A New Interventionism
by David Moberg
In These Times, February 2000
Corporate globalization called into question the _ sovereignty
of national governments, as global capital outvotes citizens.
But there is another globalization, a growing recognition that
individual human rights and the right of people to democratic
self-government transcend national sovereignty. Indeed, more than
ever, a government's legitimacy rests on its recognition of individual
rights and some system of democratic accountability.
The elevation of human rights as a principle in international
affairs is one of the great accomplishments of the late 20th century.
A priority of this new century should be expanding protection
of human rights, along with heading off deadly conflicts and reducing
inequality. How those rights should be enforced is not obvious,
but clearly the left must go beyond its traditional defense of
self-determination and establish a definition of principles for
international intervention in the affairs of other countries.
Ideally, human rights could be defended equally everywhere
in the world. But popular struggles within countries, however
uneven, are the best guarantee of rights. A multinational outside
force faces severe limits in protecting human rights. Such enforcement
ultimately depends on the most powerful nations, especially the
United States, which have a checkered record of defending those
rights. A U.N. report recently condemned both the United Nations
and the United States for failing to act decisively to stop genocide
in Rwanda in 1994. The killing was ignored because black Africans
are of marginal interest to the major world powers.
Old-fashioned realpolitik is unavoidable: Despite abuse of
civilians, the United States and Europe won't intervene in Chechnya
against Russia, as they did in Kosovo against Serbia, in part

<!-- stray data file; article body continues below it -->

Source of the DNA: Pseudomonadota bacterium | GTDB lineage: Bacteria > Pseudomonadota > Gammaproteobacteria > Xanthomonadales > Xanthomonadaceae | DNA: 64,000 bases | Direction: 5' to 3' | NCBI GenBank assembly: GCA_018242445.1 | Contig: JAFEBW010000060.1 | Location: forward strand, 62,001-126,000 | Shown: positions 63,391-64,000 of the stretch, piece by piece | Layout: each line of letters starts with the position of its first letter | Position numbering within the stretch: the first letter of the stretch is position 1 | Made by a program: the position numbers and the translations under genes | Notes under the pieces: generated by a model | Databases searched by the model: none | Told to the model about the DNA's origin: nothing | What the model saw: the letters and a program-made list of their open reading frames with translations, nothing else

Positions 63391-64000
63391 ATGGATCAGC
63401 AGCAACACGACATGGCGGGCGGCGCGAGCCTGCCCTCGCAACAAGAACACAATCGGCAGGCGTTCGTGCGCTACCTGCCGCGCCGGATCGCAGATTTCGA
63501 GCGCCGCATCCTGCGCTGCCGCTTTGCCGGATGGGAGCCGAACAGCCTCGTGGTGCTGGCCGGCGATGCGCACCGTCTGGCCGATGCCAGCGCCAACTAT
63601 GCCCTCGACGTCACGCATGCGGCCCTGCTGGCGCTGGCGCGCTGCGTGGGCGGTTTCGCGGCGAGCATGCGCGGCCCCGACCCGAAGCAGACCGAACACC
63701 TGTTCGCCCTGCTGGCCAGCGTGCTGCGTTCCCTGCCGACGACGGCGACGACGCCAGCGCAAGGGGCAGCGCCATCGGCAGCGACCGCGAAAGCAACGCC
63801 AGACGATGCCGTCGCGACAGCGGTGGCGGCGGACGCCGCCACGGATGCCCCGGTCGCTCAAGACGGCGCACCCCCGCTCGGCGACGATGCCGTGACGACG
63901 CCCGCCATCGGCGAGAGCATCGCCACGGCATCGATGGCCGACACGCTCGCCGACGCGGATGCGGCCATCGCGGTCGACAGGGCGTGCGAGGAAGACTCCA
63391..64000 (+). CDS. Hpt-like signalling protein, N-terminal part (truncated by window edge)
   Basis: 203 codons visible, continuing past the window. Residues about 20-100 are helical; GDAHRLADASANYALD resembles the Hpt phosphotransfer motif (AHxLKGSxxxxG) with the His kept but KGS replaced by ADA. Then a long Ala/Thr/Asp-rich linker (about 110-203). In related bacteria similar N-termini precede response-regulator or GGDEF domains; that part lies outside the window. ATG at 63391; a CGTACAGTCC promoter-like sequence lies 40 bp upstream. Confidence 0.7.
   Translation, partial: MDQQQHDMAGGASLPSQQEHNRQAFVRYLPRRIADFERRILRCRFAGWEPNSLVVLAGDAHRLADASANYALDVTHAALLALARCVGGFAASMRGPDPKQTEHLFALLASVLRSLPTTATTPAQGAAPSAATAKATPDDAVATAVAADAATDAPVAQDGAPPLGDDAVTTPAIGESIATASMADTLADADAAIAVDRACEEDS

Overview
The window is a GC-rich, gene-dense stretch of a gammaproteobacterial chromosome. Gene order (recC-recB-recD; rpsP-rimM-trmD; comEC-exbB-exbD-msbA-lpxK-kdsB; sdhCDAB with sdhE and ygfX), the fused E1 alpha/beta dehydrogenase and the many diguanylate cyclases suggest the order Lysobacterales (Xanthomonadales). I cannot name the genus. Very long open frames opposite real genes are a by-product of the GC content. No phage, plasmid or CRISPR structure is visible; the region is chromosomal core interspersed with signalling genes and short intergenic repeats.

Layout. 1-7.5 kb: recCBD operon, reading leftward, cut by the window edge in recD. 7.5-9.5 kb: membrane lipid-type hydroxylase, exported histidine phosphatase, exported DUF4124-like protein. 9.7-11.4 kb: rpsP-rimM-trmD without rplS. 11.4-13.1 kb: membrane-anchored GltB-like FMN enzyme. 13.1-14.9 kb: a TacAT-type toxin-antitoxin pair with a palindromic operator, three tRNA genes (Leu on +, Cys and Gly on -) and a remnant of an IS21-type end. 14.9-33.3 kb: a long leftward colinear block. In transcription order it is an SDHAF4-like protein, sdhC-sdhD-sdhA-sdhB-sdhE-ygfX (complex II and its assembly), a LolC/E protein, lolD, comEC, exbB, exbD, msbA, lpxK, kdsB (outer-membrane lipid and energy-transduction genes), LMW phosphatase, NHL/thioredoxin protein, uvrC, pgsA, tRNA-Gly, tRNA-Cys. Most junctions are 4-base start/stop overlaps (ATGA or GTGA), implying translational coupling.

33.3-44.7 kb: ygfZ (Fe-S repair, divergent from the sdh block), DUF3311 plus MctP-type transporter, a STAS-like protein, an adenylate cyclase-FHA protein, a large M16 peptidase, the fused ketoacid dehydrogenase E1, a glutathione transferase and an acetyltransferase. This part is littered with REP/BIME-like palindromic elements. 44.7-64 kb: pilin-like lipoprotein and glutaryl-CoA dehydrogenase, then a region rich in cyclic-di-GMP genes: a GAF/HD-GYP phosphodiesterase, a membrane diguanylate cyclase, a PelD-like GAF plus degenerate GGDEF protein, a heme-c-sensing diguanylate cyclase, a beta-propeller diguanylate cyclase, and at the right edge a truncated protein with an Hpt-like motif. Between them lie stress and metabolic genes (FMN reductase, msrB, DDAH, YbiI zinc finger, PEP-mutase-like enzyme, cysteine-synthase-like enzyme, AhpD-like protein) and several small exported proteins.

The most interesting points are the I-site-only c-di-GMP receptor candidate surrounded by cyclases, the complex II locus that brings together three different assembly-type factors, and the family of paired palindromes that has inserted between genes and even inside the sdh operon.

because it would risk a major conflict. While acting through the
United Nations may make interventions less fickle and inequitable,
the imbalance of power there still warps international relations.
The United States, as the most powerful nation, has a responsibility
to create a more uniform and accountable system, not to abuse
As the use of economic sanctions has increased, so has the
debate on when they are justified. Though American business prefers
a world with no sanctions to interfere with commerce, sanctions
can be deployed as a weapon that targets elites (seizing foreign
assets, cutting off military supplies) and minimizes harm to innocent
civilians. They can work-as they did in South Africa-with careful
political and diplomatic groundwork. But sanctions must be judged
on their effectiveness, not their political appeal. In Cuba the
United States has been driven by hostility to Castro's socialism,
not his human rights offenses. While sanctions against Iraq and
Serbia are losing whatever legitimacy they had, ordinary people
suffer without much hope of long-term gain.
Beyond military intervention or sanctions, the United States
could do more for global human rights by taking a few positive
steps: promoting human and labor rights through global economic
institutions; ratifying key International Labor Organization conventions
on workers rights; curbing the international arms trade (where
the United States is the main profiteer); expanding our extremely
niggardly foreign aid budget to reward countries that make progress
on human rights; ratifying international conventions on the rights
of women and children, the International Criminal Court and prohibition
of land mines; and paying our U.N. dues in full.
If the United States wants human rights respected around the
worId , then it must start respecting them at home. When the interests
of American corporations conflict with human rights around the
world-in Burmese pipeline projects or Chinese sweatshops- the
United States must be willing to stand up to protect those rights.
Human Rights, Justice, Reform